Plasma Chemistry and Plasma Processing

, Volume 38, Issue 1, pp 177–205 | Cite as

Influence of Wire Initial Composition on Anode Microstructure and on Metal Transfer Mode in GMAW: Noteworthy Role of Alkali Elements

  • F. Valensi
  • N. Pellerin
  • S. Pellerin
  • Q. Castillon
  • K. Dzierzega
  • F. Briand
  • J.-P. Planckaert
Review Article


Metal Active Gas (MAG) welding in presence of Argon and CO2 mixture as shielding gas is a largely developed process allowing the transfer of the liquid metal from the consumable wire anode to the workpiece according to various modes (short-arc, globular, spray-arc). The CO2 presence in the shielding gas leads to the formation of an oxide layer, or gangue, wrapping the droplet, limiting the access to the spray-mode transfer, taking into account the low conductivity and the high viscosity of this layer. Several electrodes of various compositions have been tested thanks to Flux Cored Arc Welding, to limit the gangue formation or its negative contribution, based on Ti, La, Zr and alkali metals addition or reduction in silicon content. The results are interpreted considering the metal transfer mode for a given current intensity (330 and 410 A), with various CO2 concentrations in the shielding gas. Finally, the role of the gangue, compared to the other factors governing the droplet detachment, is discussed. A decrease in silicon content limits significantly the gangue formation and gives access to spray arc transfer up to 30 vol.% of CO2 at 330 A. Titanium addition leads to the same results. The tests in presence of zirconium proved the conductivity improvement of the gangue. The addition of alkali allows to stabilize the spray arc up to the noteworthy value of 60 vol.% of CO2 at 330 A, supporting the hypothesis of a strong influence of viscosity on droplets detachment in the process.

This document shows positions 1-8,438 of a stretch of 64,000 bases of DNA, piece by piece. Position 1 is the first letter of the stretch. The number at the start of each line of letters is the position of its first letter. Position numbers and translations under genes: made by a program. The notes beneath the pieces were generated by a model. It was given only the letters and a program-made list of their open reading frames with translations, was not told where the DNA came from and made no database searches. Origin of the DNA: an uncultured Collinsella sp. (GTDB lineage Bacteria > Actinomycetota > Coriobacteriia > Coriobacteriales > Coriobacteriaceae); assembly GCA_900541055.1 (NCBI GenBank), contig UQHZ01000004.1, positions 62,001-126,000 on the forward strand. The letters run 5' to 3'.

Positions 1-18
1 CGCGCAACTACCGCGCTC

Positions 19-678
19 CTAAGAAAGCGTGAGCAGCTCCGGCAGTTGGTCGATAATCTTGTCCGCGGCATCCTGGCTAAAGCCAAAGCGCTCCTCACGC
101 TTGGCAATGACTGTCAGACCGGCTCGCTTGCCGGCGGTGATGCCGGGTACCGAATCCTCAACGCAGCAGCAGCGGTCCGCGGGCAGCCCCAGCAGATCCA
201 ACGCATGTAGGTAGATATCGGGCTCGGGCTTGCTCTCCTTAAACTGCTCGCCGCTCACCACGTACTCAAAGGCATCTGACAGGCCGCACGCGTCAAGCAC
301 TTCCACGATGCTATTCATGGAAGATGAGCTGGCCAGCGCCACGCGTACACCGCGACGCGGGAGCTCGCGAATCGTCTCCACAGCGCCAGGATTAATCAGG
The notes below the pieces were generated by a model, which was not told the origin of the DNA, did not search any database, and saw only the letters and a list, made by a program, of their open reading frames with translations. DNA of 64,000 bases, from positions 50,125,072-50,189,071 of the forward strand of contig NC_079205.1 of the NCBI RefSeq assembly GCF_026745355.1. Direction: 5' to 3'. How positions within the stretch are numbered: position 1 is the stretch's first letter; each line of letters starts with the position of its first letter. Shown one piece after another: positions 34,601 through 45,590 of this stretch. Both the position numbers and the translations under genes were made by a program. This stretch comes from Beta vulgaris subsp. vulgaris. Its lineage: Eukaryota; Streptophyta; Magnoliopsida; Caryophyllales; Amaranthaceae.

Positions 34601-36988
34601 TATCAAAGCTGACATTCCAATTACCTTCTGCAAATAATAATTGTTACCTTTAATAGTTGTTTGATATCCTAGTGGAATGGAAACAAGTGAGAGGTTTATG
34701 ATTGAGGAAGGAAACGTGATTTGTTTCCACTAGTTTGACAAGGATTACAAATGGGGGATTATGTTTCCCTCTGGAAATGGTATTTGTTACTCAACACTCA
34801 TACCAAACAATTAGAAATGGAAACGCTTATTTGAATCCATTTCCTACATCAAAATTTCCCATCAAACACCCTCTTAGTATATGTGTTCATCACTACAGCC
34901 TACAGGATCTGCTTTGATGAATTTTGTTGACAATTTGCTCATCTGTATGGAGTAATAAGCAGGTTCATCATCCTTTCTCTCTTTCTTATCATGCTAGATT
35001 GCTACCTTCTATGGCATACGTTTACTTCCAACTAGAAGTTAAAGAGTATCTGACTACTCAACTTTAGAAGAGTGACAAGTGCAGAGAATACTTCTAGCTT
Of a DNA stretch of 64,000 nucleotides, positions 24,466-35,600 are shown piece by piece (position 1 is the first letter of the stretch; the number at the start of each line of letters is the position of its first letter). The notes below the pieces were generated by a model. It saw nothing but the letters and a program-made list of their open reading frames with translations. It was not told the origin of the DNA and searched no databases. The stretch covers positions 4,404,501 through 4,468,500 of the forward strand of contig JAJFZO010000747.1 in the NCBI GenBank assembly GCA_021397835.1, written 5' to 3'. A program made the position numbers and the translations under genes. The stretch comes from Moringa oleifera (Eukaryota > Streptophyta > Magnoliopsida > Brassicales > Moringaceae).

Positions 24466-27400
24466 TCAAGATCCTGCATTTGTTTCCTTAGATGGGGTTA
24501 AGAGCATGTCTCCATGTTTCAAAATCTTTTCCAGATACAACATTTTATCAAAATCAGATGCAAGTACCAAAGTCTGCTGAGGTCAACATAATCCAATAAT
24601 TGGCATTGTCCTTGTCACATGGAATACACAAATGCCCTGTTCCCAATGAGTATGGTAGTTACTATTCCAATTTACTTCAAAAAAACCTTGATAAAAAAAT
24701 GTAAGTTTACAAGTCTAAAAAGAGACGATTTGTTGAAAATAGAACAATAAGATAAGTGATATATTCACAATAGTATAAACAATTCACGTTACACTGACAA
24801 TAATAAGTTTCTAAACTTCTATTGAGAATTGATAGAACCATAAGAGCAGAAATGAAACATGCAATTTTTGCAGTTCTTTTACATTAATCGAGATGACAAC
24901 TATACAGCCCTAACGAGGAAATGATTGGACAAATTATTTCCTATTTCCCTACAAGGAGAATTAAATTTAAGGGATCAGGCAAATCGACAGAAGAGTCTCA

Arc plasma GMAW Anode microstructure Metal transfer Alkali elements 



This work was supported in part by Air Liquide, Saint Ouen l’Aumone (France) in the frame of a CIFRE agreement, and by the Integrated Action Project Polonium 958055E.


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© Springer Science+Business Media, LLC, part of Springer Nature 2017

Authors and Affiliations

  • F. Valensi
    • 1
  • N. Pellerin
    • 2
  • S. Pellerin
    • 3
  • Q. Castillon
    • 3
  • K. Dzierzega
    • 4
  • F. Briand
    • 5
  • J.-P. Planckaert
    • 5
  1. 1.LAPLACE (Laboratoire Plasma et Conversion d’Energie)Université de Toulouse, UPS, INPTToulouse Cedex 9France
  2. 2.CNRS, CEMHTI UPR 3079, Université d’OrléansOrléansFrance
  3. 3.GREMI, UMR 7344, Université d’Orléans, CNRSBourges CedexFrance
  4. 4.Institute of PhysicsJagiellonian UniversityKrakówPoland
  5. 5.Air Liquide Research and Development, Paris-Saclay Research CenterLes Loges-En-JosasFrance

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